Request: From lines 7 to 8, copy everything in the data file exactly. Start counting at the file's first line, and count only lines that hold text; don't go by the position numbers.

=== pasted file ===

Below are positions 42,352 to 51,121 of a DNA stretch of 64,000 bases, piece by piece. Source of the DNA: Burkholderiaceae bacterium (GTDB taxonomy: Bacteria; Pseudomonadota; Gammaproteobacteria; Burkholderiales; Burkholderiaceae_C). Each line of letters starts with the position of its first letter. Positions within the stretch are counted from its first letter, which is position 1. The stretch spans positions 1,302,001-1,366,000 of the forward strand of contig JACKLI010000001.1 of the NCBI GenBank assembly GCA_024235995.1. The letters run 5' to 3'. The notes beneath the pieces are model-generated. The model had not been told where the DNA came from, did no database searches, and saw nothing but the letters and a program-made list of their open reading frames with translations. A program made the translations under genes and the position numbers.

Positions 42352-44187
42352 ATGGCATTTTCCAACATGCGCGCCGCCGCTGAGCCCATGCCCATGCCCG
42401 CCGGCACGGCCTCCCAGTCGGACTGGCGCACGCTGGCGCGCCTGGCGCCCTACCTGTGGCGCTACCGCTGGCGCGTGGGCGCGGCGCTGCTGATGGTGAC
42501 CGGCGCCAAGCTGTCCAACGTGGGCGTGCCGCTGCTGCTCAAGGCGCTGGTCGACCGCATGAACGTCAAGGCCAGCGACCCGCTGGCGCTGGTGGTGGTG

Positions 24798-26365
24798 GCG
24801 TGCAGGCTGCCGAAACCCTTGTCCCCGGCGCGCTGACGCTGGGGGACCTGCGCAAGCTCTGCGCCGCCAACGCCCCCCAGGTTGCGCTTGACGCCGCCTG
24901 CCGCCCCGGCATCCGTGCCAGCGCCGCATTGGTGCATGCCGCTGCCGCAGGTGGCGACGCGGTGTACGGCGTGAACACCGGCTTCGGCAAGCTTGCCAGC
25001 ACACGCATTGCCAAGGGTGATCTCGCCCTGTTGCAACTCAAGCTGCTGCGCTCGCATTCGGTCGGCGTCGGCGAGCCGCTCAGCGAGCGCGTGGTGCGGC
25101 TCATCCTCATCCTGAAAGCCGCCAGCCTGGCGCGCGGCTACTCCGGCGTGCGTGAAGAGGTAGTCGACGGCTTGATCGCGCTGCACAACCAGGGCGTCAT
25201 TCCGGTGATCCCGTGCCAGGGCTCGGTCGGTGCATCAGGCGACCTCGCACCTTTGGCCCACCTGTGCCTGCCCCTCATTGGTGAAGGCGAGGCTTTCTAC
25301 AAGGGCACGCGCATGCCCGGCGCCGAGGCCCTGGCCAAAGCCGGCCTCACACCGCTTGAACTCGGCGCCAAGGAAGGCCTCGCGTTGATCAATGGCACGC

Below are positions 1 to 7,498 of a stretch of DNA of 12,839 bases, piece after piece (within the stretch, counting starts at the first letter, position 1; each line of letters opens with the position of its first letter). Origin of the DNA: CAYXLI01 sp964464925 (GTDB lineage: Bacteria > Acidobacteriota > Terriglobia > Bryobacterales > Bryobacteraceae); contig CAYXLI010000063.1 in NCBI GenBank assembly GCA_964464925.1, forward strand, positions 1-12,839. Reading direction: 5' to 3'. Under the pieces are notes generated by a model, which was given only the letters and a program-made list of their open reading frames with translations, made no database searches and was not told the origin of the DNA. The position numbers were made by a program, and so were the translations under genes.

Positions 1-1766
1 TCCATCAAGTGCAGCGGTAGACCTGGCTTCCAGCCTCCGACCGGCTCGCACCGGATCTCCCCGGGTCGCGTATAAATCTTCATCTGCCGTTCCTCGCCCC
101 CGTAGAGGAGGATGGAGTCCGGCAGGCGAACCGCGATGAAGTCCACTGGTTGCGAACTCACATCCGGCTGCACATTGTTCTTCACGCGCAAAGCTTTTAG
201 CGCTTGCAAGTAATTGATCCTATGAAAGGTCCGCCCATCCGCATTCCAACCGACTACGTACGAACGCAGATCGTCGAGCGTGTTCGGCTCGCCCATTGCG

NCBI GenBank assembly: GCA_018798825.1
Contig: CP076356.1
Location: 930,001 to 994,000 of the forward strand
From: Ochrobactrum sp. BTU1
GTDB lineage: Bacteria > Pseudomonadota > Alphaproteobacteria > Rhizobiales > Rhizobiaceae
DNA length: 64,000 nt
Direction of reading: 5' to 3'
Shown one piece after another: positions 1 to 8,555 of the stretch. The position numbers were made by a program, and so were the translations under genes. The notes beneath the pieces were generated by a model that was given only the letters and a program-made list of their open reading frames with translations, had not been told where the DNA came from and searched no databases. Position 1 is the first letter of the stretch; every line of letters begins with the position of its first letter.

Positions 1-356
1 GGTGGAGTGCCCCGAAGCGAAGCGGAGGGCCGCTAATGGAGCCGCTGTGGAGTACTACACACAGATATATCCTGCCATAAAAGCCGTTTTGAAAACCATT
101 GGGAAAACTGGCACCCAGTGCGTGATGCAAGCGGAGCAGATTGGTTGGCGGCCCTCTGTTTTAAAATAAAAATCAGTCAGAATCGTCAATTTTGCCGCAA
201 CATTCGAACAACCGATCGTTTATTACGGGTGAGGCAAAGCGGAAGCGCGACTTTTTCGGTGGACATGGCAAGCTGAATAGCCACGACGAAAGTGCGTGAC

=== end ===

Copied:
24798 GCG
24801 TGCAGGCTGCCGAAACCCTTGTCCCCGGCGCGCTGACGCTGGGGGACCTGCGCAAGCTCTGCGCCGCCAACGCCCCCCAGGTTGCGCTTGACGCCGCCTG